Plaintiffs EM and NML filed a complaint against BNA in September 2008 in 08 Civ. 7974. EM and NML sought a declaratory judgment that BNA is an alter ego of the Republic, and an adjudication that BNA is jointly and severally liable to satisfy existing and future judgments in their favor and against the Republic. That complaint's factual pleadings were similar to the one filed in the present Seijas action.

There were various cross-motions regarding the attachments and restraints, as well as the alter ego action. The following is a summary of opinions rendered by the court.

1. September 30, 2009 Opinion

In the first opinion, issued on September 30, 2009, the court ruled that BNA was not an alter ego of the Republic. The court found that the Republic does not control the day-to-day operations of BNA. While there was evidence that the Republic sometimes required BNA to do financing for certain economic sectors of the country and for particular businesses, this did not rise to the degree of de facto ownership or control of BNA's funds sufficient to justify an alter ego ruling.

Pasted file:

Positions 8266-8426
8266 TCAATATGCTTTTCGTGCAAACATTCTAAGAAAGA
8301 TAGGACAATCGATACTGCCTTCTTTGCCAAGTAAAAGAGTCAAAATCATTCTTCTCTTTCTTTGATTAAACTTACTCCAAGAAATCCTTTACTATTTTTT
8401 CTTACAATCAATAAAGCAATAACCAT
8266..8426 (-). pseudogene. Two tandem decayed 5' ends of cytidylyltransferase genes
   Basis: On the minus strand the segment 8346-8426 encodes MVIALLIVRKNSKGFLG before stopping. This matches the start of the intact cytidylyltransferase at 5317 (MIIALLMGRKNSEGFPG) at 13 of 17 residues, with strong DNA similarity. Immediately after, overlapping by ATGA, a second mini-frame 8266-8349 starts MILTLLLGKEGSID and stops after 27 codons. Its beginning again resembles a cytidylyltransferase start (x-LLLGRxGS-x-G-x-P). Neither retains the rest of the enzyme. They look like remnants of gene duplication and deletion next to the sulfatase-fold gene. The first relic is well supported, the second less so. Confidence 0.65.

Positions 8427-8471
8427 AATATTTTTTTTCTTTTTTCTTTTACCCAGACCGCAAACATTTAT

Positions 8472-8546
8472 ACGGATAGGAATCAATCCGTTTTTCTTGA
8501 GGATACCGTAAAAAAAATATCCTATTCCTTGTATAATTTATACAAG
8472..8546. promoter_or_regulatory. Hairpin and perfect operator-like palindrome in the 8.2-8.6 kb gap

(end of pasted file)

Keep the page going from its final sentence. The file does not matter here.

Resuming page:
However, the court did state that something much closer to the alter ego territory occurred in late 2008 when the Republic procured a change in the law governing the bank's charter which greatly loosened the restrictions on the ability of the Republic to borrow money from BNA. Nevertheless, the alleged law offered only the potential for the Republic to use BNA's funds effectively as the Republic's own. The record did not show any actual use by the Republic of this apparent expanded power to borrow from BNA. Accordingly, the court concluded that "even the evidence about the expanded power of the Republic to borrow from BNA is not sufficient to justify holding that BNA was or is the alter ego of the Republic."